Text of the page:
Asked By: Robert Miller Date: created: Aug 17 2023

Who is texting Joe in Season 4

Answered By: Ryan Barnes Date: created: Aug 19 2023

‘You’ Boss on the Killer Reveal of Season 4 and What Comes Next for Joe Goldberg

You showrunner flipped the script for season four, Part 1, of the popular drama. The fourth installment of the series — which is broken into two parts, with the first five episodes now streaming — sees go from the hunter to the hunted, as someone in his new circle of privileged London friends sets him up to go down for the murder of Malcolm Harding (Stephen Hagan).

Over the course of Part 1, Joe and his new pals are the key characters in their own little whodunnit, trying to discover who is plucking them off one by one. When three of London’s elite are stabbed to death, the public labels the murderer the “Eat the Rich killer” — and all signs point to Joe, who actually isn’t the one holding the knife this time around.

Halfway through the midseason finale, the real killer is revealed to be one of Joe’s only friends in London: Rhys Montrose (Ed Speleers). And though the relationship happens in the backdrop of a potentially budding romance with Kate (Charlotte Ritchie), exploring a different kind of love — a platonic one — for Joe this season was important to Gamble and her writers room this season.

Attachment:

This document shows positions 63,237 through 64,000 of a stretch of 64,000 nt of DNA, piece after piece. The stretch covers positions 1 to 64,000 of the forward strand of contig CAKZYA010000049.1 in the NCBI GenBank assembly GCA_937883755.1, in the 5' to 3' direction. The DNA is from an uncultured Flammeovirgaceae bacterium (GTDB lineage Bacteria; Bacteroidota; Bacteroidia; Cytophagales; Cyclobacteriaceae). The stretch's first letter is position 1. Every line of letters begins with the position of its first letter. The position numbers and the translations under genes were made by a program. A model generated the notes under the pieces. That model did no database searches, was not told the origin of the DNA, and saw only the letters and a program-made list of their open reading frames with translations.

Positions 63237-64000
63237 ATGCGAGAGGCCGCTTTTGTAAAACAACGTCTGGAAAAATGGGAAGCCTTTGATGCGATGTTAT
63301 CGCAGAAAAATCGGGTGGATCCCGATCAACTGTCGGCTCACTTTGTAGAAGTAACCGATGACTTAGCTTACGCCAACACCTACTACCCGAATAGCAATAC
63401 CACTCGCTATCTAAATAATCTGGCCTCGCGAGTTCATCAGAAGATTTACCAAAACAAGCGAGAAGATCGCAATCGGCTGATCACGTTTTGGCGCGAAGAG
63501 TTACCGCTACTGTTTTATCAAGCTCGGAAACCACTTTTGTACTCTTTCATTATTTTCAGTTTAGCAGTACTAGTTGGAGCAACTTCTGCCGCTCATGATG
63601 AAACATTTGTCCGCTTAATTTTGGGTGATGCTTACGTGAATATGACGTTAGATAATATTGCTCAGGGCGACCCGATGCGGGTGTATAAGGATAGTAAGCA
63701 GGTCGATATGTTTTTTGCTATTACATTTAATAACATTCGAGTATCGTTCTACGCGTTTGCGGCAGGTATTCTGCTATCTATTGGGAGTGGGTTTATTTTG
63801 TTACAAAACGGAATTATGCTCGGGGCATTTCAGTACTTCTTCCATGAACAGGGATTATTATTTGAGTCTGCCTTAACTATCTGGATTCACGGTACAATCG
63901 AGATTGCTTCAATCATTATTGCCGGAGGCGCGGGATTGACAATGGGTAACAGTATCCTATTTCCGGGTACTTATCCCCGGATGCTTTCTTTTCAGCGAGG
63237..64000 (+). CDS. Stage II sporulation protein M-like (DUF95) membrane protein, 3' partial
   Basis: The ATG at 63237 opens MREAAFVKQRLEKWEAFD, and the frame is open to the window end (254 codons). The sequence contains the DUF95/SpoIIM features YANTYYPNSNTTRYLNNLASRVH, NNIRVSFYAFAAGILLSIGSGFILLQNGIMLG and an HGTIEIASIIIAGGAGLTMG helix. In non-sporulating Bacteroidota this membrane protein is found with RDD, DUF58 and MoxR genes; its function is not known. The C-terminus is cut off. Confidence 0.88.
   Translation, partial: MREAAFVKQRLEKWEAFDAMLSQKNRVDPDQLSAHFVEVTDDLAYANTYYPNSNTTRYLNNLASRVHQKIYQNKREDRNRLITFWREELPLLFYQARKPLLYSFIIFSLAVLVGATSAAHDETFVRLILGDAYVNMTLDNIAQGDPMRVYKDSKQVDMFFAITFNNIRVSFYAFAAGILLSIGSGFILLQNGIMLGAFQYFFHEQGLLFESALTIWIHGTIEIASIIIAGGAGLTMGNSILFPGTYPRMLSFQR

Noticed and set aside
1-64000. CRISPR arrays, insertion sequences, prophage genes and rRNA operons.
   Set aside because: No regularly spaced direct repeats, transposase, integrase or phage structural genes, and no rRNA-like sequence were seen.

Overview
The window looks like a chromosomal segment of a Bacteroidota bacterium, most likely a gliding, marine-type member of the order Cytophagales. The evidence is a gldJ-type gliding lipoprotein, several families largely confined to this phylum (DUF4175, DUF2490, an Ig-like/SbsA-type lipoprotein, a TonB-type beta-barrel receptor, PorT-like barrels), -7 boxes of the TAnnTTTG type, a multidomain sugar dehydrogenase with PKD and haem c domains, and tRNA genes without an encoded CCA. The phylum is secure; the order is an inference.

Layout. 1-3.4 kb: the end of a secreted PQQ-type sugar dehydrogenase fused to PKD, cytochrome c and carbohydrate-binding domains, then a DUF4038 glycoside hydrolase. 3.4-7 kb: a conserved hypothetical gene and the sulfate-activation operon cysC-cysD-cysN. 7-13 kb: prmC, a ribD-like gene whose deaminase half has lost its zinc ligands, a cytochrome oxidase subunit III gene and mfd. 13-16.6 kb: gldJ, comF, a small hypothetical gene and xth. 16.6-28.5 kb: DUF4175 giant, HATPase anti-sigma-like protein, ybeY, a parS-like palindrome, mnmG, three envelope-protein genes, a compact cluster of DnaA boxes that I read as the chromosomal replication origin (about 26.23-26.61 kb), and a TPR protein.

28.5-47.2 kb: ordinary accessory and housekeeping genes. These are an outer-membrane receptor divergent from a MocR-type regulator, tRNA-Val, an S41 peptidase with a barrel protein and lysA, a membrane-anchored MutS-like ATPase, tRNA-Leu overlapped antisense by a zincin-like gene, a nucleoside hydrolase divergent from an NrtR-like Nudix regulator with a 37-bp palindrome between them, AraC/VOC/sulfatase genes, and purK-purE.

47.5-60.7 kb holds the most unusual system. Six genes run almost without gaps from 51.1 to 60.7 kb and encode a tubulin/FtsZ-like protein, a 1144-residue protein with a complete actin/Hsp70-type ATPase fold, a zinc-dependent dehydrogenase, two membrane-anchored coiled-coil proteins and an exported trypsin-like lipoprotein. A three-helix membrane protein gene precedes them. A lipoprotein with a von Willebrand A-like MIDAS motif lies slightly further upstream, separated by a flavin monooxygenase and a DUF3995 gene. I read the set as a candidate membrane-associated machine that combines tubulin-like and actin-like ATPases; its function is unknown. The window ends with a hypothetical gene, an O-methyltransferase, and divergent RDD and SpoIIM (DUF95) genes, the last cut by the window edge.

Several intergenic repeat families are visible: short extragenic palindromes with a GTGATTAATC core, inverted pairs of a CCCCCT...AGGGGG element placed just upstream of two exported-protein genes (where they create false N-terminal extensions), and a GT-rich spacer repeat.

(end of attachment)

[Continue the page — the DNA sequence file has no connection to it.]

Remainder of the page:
“We tried to construct somebody who would be a real disappointment to Joe to lose him as a friend as it were,” Gamble tells The Hollywood Reporter. “One of the features of whodunnit as a structure for a story is that you’re always thinking of the parallels between the detective and the killer — the ways that they’re the same and the ways that they’re different, because it kind of comes down to the detectives’ preternatural ability to suss out the truth about someone who’s lying.” Below, Gamble opens up about how she decided to make Rhys ‘s big bad, the importance of introducing a male relationship in Joe’s life — and what comes next for the two of them when You returns March 9 with Part 2. as Joe Goldberg, looking out his London window at a new neighbor, Kate (Charlotte Ritchie), in season four. Courtesy of Netflix About 20 minutes into the season and thinking Joe could change, Malcolm (Stephen Hagan ) shows up dead in his kitchen — which we eventually learn was not at the hands of Joe.